Re-reading the NCTL 14th September document on the methodology behind the allocation of ITT places, two things struck me. Firstly, unrestricted allocations are a tacit admission that it will be challenging at best to meet the Teacher Supply Model suggested numbers and secondly, the battle between awarding quality and matching regional need has been resolved by the government abandoning either position in favour of a ‘free for all’. Whether this will help areas like Suffolk, and the East of England generally, train more teachers is a moot point. The National Audit Office Report of 2016 identified the East of England former government region as having the lowest number of training places per 100,000 pupils. In some subjects there have been no training places in the south of the region. will that change now?

This new approach might seem like a complete turnaround from the brave new world of the Gove era when the then head of the NCTL, Mr Taylor, said at one of the last North of England Education conferences in January 2013 that:

In the future I would like to see local areas deciding on the numbers of teachers they will need each year rather than a fairly arbitrary figure passed down from the Department for Education. I have asked my officials at the TA to work with schools, academy chains and local authorities to help them to devise their own local teacher supply model. I don’t think Whitehall should be deciding that nationally we need 843 geography teachers, when a more accurate figure can be worked out locally.

(DfE, 2103)

Now, it seems that would-be teachers will decide by selecting where they would like to train and providers can accept them. In reality, the number of schools willing to take trainees on placements, especially if School Direct continues to decline, will be one limiting factor. The other will be the willingness of providers to risk allocating staffing to create extra places above what they have planned. Nevertheless, to make both history and biology unrestricted across all routes is, at least in the case of history, to risk candidates paying out lots of money to train as a teacher without the opportunity of a teaching post, especially if schools’ interest in EBacc is reaching its peak.

I am also unsure about the PE plus programme, although it may be bowing to the inevitable. Where a provider will find time to add subject knowledge in a second subject in the present arrangements of a 39 week course is an interesting question. But, presumably, something is better than the nothing they presently receive before being asked to teach another subject. What is needed is controls over what QTS means and tighter restrictions on unqualified teachers.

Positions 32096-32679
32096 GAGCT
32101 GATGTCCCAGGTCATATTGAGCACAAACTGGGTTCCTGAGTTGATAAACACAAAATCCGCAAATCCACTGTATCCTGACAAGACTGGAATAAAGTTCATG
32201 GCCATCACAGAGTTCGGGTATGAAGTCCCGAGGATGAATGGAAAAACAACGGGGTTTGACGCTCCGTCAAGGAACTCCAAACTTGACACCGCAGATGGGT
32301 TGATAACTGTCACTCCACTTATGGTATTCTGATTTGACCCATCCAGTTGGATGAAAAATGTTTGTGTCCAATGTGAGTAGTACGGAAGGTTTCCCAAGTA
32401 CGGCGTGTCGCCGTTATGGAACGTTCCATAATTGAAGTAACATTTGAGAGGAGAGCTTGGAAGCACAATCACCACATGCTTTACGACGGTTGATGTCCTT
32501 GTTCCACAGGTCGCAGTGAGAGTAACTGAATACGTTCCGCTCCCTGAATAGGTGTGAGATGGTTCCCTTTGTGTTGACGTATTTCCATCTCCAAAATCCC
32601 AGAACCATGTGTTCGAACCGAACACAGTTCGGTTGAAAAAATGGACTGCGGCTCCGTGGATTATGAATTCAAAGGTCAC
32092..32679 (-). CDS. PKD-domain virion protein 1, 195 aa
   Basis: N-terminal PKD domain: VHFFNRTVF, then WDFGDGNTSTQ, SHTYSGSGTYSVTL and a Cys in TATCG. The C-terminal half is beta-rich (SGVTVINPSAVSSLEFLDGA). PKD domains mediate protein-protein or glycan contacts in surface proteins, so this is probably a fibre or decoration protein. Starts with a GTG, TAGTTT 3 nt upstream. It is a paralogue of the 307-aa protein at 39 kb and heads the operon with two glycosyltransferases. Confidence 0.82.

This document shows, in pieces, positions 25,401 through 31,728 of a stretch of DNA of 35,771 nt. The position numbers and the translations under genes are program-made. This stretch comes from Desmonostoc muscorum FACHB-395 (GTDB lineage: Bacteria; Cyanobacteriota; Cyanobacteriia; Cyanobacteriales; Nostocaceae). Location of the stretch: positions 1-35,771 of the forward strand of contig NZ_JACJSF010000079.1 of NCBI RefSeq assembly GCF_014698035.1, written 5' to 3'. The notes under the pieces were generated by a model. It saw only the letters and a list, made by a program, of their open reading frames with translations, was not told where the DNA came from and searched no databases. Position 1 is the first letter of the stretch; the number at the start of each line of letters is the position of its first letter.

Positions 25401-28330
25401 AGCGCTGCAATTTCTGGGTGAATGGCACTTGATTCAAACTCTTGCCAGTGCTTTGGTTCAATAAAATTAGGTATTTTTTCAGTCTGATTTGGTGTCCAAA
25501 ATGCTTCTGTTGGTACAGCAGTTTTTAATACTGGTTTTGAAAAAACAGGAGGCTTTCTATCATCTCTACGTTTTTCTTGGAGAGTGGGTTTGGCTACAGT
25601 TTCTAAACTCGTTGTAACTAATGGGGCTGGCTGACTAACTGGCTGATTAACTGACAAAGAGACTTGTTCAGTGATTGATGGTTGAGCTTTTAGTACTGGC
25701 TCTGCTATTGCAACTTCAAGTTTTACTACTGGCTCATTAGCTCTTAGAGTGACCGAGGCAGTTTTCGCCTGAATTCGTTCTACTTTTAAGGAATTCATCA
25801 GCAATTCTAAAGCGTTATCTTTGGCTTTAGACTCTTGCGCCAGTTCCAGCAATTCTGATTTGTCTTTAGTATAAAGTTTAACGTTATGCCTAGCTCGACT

A National Vacancy Service for Teachers?

The DfE’s explanation of their aim for a national vacancy service mentioned in yesterday’s blog may have partly been provoked by the following parliamentary question answered on the 13th October.

Gloria De Piero: To ask the Secretary of State for Education, when the free national teacher vacancy website announced in the March 2016 White Paper Educational Excellence Everywhere will be operational. 

Nick Gibb: The Department is undertaking user research with head teachers, school business managers and recruitment staff and established, returning, aspiring and newly qualified teachers, to strengthen its understanding of the issues schools face when advertising teacher vacancies and the challenges teachers have finding and applying for jobs. It is using this to inform the development and design of a new national teacher vacancy service. We are currently at an early stage of prototyping the new service and testing to ensure the service design is one that best meets the needs of users. Depending on the outcome of this development phase, we would expect to start building a service early in 2018. 

Any teacher vacancy service will aim to reduce the time schools spend on publishing vacancies and the cost of recruiting new teachers; make it easier for aspiring and current teachers to find jobs quickly and easily; and increase the availability and quality of data on teacher recruitment.

So, who might be the winners and losers if the DfE does eventually go ahead with a national vacancy service? Much depends upon the structure and take-up of such a service, and it is too early to tell exactly what it might look like. However, assume a free full service model something like TeachVac already provides, but possibly with a few more bells and whistles in terms of handling applications, offering schools facilities for internal short-listing and the handling of references between schools.